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Franchising: What Corporate Layoffs Need to Know

When considering the idea of franchising, the vast number of unknowns and potential pitfalls can create a paralyzing level of uncertainty. From the initial investment to the intricacies of the franchising process, the questions and concerns can be daunting to corporate layoffs. With decades of experience, the International Franchise Professionals Group (IFPG) have provided definitive answers to the frequently asked questions of franchising that corporate layoffs will need to alter their trajectory towards financial security.

What is Franchising?

Franchising is a business model that allows entrepreneurs to capitalize on the use of an established brand and products that have an established market presence. Through franchising, entrepreneurs can gain the advantages of a larger business without many of the common risks associated with a standalone business. Franchisors have already poured resources into brand curriculum, operational processes, and marketing assets. The individual investor can benefit from these resources and tap into the established customer base to establish a profitable franchise business.

How Does Franchising Work?

The franchising structure allows a franchisor to grant a license to an individual or organization to operate a franchise. Usually, the agreement will require franchisees to maintain the established brand standards and utilize the warranty and contractual agreements with vendors and customers. However, the franchisee retains control of personnel and day-to-day operations. Depending on the agreement, the individual may also control pricing, marketing, and inventory ordering. This structure provides individual franchisees with the flexibility to combine the established advantages of a popular brand with their own regional business style and strategies.

Are There Different Forms of Franchising?

Yes, there are multiple varieties of franchising where each variation offers a benefit over the other. The two most common forms of franchising are business-format franchising and product-distribution franchising. With business-format franchising, the franchisor crafts a template that franchisees agree to follow when setting up their business. This template covers nearly every aspect of the business from operational processes to branding. Product-distribution franchising grants the franchisee a license to only sell the franchisor’s products, and the franchisee has complete control of how the offerings are sold.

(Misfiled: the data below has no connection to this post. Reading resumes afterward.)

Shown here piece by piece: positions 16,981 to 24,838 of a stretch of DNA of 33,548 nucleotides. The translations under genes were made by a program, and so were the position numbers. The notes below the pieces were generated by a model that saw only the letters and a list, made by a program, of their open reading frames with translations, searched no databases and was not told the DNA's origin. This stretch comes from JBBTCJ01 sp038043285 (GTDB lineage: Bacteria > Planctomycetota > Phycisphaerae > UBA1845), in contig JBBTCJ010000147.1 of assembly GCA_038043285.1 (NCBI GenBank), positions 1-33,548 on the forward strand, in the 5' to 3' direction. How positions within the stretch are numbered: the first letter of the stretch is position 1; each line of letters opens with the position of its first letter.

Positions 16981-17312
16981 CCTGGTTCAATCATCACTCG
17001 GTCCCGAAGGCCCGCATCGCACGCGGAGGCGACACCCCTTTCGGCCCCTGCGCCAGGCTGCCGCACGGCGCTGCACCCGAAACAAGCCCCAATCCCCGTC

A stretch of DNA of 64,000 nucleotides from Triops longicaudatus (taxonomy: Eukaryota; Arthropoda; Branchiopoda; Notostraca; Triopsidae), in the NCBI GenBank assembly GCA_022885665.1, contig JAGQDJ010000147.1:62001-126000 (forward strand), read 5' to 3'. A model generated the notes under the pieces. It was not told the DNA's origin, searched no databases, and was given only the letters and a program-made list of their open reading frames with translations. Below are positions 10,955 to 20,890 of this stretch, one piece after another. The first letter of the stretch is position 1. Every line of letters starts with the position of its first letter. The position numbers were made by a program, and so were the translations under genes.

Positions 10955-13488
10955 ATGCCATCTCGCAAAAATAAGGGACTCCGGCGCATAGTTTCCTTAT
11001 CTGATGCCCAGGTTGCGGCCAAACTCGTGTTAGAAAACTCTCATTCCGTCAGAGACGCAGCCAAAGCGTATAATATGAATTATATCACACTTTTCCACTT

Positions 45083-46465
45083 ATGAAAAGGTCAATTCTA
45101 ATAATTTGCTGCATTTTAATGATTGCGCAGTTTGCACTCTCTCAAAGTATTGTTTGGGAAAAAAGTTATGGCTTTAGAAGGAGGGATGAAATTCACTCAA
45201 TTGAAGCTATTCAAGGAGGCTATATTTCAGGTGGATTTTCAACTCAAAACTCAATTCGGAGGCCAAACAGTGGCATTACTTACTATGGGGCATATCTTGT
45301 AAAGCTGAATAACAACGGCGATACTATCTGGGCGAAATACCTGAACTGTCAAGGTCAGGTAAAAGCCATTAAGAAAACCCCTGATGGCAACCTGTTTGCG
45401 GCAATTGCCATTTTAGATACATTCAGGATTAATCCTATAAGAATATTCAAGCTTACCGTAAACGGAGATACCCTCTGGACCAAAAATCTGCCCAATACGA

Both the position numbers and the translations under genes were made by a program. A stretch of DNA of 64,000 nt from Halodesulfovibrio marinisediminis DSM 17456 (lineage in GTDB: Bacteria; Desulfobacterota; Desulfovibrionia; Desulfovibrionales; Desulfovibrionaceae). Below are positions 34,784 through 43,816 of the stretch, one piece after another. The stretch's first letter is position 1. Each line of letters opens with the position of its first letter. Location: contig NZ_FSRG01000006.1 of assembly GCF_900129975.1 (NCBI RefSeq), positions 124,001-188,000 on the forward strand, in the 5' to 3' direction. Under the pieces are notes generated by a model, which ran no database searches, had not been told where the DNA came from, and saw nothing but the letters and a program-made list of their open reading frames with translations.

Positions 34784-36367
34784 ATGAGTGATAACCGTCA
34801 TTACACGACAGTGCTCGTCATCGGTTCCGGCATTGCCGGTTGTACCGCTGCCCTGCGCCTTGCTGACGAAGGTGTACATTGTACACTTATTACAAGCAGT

Are There Typical Franchise Statistics?

While each franchise varies, there are some predictable statistics that franchisees can expect. For instance, according to the Institute of Business and Entrepreneurship, the failure rate of a franchise is only 10%, while the failure rate for a standalone business can top 70%. This statistic provides assurance that many individual entrepreneurs will experience success from the right franchising opportunity.

What Are the Fees and Investments?

The financial investment will vary based on the franchise and the specifics of the transaction. Generally, the cost of a franchise opportunity includes an upfront fee to the franchisor, any real estate necessary, and necessary to equipment for the business. Other investments may include additional legal fees and preliminary marketing costs. Most franchising deals require a minimum possible financial commitment during the negotiation process.

What Legal Obligations Are Involved in Franchising?

The regulations governing the franchising process vary from state to state. Most states will require that franchisors provide some form of disclosure document called a Uniform Franchise Offering Circular (UFOC). This document outlines essential details that are registered with the state. Additionally, an experienced legal team should be consulted before any agreements are signed.

Topics: Franchising, Corporate Layoffs, Franchise Opportunities

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